Excess mortgage servicing securitizations return to market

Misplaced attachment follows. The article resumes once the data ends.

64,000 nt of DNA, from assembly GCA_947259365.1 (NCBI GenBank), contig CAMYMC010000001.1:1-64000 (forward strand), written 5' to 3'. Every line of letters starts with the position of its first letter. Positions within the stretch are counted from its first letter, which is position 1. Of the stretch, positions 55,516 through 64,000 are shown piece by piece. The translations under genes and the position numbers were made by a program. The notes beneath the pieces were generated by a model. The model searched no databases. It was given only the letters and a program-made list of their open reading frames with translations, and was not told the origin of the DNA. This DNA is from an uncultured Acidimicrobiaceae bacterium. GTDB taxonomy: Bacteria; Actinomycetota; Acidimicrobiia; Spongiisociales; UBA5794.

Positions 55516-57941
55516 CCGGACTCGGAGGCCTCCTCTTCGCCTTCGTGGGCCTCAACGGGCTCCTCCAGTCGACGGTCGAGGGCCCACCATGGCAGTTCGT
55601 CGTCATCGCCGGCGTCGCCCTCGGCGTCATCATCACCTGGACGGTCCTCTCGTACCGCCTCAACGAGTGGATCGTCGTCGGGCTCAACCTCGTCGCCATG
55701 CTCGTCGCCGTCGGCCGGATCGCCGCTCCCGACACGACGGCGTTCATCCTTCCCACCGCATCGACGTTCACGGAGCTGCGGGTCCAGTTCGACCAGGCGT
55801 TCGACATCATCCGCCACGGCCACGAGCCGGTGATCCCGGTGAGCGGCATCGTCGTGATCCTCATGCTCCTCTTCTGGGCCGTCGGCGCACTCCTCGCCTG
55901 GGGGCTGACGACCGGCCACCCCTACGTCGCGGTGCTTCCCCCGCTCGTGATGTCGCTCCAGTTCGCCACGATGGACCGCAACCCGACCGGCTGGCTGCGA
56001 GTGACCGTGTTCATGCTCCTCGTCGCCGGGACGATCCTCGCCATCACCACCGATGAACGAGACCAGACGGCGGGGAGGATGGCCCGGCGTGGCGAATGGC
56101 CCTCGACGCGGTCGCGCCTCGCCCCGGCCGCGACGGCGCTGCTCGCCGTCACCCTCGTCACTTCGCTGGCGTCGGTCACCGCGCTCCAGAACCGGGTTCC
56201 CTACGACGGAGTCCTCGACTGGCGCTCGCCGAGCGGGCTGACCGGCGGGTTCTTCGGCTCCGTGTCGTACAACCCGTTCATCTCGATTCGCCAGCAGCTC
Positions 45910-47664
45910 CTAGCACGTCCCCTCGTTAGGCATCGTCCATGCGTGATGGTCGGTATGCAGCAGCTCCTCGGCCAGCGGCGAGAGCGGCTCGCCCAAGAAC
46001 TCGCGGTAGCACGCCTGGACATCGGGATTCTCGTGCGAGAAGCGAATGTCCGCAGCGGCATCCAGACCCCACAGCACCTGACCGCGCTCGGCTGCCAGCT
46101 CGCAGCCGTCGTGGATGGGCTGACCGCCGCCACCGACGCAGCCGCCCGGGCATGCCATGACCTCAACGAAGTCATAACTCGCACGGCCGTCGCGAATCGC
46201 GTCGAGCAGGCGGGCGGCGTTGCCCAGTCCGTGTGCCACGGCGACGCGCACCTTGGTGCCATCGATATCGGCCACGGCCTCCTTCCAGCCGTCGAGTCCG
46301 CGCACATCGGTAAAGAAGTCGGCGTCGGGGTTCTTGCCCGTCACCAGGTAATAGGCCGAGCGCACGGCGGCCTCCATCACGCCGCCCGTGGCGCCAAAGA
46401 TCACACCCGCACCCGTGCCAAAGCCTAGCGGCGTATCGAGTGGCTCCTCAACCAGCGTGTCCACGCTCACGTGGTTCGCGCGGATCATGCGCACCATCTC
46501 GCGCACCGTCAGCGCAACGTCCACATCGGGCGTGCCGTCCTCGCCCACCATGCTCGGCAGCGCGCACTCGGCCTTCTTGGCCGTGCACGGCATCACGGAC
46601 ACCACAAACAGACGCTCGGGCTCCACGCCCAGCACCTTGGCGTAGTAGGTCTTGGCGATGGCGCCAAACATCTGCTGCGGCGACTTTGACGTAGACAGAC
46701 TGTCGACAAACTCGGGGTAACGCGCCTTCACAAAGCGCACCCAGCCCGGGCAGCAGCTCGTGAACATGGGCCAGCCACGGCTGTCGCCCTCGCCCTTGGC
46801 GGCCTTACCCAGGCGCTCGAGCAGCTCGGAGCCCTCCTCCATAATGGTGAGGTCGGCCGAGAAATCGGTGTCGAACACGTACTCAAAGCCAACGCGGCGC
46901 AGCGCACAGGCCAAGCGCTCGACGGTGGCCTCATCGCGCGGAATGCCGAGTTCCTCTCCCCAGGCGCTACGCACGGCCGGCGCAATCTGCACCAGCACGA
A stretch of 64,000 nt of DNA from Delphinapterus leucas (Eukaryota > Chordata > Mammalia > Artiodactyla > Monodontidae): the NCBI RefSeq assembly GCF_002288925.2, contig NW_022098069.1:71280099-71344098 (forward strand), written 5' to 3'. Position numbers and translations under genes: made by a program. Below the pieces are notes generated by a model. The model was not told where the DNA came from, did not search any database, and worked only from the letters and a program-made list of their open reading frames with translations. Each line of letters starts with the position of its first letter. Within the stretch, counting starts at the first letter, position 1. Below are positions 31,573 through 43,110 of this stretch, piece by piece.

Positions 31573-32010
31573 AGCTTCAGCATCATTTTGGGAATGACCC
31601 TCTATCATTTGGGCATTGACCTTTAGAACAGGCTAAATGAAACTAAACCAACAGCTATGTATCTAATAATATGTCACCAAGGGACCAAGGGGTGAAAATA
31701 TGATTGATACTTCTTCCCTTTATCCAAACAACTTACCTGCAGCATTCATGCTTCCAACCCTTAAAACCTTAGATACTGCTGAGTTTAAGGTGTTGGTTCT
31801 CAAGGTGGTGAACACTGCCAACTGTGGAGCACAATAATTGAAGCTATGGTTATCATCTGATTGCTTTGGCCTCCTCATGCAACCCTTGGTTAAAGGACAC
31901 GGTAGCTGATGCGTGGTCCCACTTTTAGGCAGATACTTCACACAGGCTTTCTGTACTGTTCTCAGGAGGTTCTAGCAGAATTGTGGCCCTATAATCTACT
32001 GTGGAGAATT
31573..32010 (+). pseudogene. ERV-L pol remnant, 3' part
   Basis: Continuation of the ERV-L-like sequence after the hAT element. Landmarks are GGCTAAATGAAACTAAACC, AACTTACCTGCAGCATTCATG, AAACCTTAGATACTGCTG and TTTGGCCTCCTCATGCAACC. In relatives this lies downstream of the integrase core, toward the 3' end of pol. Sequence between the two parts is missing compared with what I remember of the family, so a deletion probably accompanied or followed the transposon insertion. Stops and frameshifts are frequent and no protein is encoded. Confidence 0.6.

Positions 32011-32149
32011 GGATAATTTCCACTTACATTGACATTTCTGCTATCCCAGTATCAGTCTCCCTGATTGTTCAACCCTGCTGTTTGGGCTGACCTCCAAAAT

Ally Financial (GJM) priced the securitization of excess servicing securitzations last week at $1.2 billion, the first signs of life in that market in one year. And Bank of America Merrill Lynch analysts expect more mortgage servicing rights to change hands on the structured finance playground. The securitization of excess servicing in mortgages are not a new concept. The government-sponsored enterprises require servicers to collect and retain a minimum servicing fee of 25 basis points and capitalize it as an MSR. Excess servicing is what's left of the interest payment after deducting the security's coupon, the guarantee fee, the 25 bps and any purchased mortgage insurance on the loan. Servicers can either capitalize the excess or sell it into a securitized pool, with the latter an example of the above deal. Before the crisis, excess servicing deals were commonplace. Between March 2006 and February 2008, there were more than $23.6 billion in excess servicing deals. But when the financial crisis struck, consolidation began. Larger institutions began taking over smaller mortgage companies, constricting dealflow. The overall problems in the secondary market led to dormant transactions of this type between March 2010 and last week. However, analysts say that could be changing. "The environment for doing excess servicing deals is favorable once again due to the recovery in the securitization market over the past two years, the outlook for long term rates, and the favorable environment for taking on prepayment risk due to tighter underwriting standards," BofAML analysts said. Upcoming Basel 3 requirements diminish the value of MSRs for banks, who will have to maintain more capital in order to carry these assets on their balance sheets. Specifically, the new rules allow the MSRs to be recognized only up to 10% of the common equity component of Tier 1 capital. Any MSRs over that amount will be deducted from capital. The Mortgage Bankers Association sent a letter to regulators in October, arguing that 56 banks already exceed the 10% limit. These requirements, BofAML analysts said should be an incentive for big banks to unload the excess servicing, especially if they are close to or above the 10% threshold. "We believe that this regulatory capital change and the favorable environment for doing excess servicing deals will result in an increase in securitization activity going forward," the analysts said. Write to Jon Prior. Follow him on Twitter @JonAPrior.